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Spence Jr v Garcia: 'The Truth' has questions to answer in ring return

Omnisport logo Omnisport 05/12/2020 Rob Lancaster
a person wearing a mask: Errol Spence Jr has not fought since being involved in a single-car accident in October 2019. © Ronald Martinez/Getty Images Errol Spence Jr has not fought since being involved in a single-car accident in October 2019.

For a fighter nicknamed 'The Truth', it is perhaps no surprise that Errol Spence Jr has produced all the right answers in his career so far. 

When faced with the prospect of fighting a world champion in his own backyard, Spence silenced any doubters by beating Kell Brook to claim the IBF welterweight title. 

He was more than up to the task when Mikey Garcia stepped up to try and take his crown, then produced the goods when the opportunity arose to take the WBC belt from Shawn Porter last September. 

At 26-0, Spence is not just right at the top of his own division but firmly in the conversation to be considered the best pound-for-pound fighter in the world. 

And yet, as he prepares to face Danny Garcia, there are new questions. Not over his talent, at least not on previous evidence. Not over his heart either, considering the choice of opponent on Saturday.

For Spence, this is the first outing since a car accident that could have resulted in far more physical problems than cuts and bruises, albeit the post-incident picture of him in a hospital bed showed the true extent of the damage after he had been flung from his Ferrari in the early hours of an October morning. 

The coronavirus pandemic has delayed his comeback for a little longer, but the 30-year-old has not taken the cautious route as he bids to show it is business as usual.

"Boxing is about timing," trainer Dominic Ingle, who was in Brook's corner when Spence dethroned the Englishman in May 2017, told Stats Perform News.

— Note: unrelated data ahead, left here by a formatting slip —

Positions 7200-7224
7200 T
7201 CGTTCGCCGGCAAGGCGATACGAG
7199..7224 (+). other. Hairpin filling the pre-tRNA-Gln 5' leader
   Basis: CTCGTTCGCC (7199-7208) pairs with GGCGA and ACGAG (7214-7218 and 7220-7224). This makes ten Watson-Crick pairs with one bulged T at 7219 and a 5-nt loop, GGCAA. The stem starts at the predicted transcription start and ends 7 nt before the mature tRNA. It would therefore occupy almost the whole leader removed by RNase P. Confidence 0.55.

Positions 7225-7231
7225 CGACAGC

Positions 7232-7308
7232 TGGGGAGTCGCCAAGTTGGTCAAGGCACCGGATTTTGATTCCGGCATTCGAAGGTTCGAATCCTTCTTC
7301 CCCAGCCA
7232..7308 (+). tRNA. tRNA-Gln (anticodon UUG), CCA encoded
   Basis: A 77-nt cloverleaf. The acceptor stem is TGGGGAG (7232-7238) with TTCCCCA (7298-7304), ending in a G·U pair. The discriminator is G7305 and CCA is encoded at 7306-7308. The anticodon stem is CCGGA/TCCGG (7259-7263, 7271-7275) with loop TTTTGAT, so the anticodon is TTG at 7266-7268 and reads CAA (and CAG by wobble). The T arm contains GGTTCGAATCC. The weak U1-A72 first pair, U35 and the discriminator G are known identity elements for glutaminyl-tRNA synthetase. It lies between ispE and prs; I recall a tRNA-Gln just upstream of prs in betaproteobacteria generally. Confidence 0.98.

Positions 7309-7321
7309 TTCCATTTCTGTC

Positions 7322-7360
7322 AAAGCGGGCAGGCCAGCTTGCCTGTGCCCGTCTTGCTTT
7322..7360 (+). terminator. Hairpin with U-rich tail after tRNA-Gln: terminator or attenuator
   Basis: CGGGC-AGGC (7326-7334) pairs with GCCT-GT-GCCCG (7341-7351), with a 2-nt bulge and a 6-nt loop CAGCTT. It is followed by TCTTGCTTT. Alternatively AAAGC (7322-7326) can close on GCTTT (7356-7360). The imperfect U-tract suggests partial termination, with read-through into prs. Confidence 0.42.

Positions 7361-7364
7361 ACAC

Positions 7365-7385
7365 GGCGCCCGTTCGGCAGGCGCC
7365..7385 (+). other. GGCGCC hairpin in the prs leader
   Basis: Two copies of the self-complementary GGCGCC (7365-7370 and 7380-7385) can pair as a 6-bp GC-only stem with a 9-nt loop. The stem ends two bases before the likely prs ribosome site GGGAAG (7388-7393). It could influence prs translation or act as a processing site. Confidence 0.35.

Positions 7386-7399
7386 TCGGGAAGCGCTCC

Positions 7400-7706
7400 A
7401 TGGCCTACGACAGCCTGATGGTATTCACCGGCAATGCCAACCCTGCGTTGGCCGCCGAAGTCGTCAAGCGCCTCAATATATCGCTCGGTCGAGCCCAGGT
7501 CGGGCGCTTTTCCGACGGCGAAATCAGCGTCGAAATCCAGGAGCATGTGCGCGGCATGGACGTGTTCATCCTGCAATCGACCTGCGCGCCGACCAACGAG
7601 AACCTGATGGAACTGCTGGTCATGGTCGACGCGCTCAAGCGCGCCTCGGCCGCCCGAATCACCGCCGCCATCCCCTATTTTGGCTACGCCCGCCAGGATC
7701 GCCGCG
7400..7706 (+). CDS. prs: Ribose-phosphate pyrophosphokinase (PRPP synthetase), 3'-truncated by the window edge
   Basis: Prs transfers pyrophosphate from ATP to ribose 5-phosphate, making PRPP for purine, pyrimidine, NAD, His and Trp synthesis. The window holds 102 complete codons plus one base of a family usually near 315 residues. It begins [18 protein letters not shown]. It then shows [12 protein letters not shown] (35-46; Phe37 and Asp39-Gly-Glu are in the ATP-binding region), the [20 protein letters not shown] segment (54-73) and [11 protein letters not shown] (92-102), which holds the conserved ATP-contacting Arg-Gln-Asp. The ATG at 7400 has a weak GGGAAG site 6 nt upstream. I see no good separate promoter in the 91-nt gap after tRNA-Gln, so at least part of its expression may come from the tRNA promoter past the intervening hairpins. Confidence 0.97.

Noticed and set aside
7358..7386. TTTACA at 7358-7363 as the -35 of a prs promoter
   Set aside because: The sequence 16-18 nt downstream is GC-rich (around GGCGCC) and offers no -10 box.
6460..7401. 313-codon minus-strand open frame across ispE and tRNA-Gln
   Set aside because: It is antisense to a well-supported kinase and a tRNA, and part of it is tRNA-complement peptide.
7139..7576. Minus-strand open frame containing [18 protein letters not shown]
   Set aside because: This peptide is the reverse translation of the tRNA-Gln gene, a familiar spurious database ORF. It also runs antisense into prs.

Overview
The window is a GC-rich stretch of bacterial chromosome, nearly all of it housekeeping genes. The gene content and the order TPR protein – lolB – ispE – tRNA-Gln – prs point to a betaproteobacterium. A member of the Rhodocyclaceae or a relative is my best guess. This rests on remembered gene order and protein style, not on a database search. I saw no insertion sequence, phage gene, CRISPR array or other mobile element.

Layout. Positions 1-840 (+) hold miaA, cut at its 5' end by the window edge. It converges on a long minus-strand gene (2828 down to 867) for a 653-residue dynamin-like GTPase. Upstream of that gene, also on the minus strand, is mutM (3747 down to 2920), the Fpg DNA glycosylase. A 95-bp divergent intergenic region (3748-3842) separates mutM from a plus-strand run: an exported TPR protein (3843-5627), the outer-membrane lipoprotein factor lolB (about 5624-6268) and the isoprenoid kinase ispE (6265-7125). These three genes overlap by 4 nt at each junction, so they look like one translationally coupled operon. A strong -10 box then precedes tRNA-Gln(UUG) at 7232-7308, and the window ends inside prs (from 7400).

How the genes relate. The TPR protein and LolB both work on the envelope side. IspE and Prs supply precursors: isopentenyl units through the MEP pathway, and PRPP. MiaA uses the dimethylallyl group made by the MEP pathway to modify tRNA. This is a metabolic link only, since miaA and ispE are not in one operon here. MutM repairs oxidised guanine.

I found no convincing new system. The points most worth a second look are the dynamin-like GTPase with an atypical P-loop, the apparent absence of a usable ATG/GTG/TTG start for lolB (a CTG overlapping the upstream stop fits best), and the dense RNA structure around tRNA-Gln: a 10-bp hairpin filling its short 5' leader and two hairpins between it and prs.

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That fight came along at the right time for Spence, as he went in against a rival who was dropping back down following an unsuccessful tilt up at middleweight against Gennady Golovkin, one that left him considerably richer but also needing surgery on a broken eye socket.

"Kell had not really started the camp when I wanted him to, maybe six or seven weeks later than he should. There were a lot of problems during it too, as he kept getting ill," Ingle explained. 

"The Kell Brook who fought Errol Spence was probably at 85-90 per cent, which you can't be against that sort of opponent."

Brook started well enough at Bramall Lane but was slowly and steadily forced onto the back foot before being stopped in the 11th round, having suffered a serious injury to his other eye. 

"If the eye hadn't have gone, possibly Kell would have scraped his way through it, even with the tide turning," Ingle recalls. "But what beat Kell, in my opinion, was not being at 100 per cent."

So, then, will Spence be at his peak after so long out, and considering everything he has been through since that points triumph over Porter? 

"If Spence had not had that accident I'd have expected him to do a number on Garcia, but I'm not so sure now," adds Ingle. "This will be the first fight since that accident, so you don't know. No matter the training, you just don't know.

"We didn't know what Kell was going to be like after fighting Golovkin when he came back in to take on Spence. There was nothing in between, just straight back into another hard fight."

Spence has been clear in the build-up that the accident has changed nothing, saying at the final news conference: "Everyone is going to see the same Errol Spence Jr on Saturday night." 

Still, there is always an element of uncertainty for any fighter when climbing between the ropes. Garcia will hope to find any weaknesses, albeit there are questions for him over just how much is left in the tank. 

For Spence, though, the belief in his abilities seemingly remains strong – perhaps even stronger – after what he has been through. Now it is time to find out if he has been telling the truth all along.

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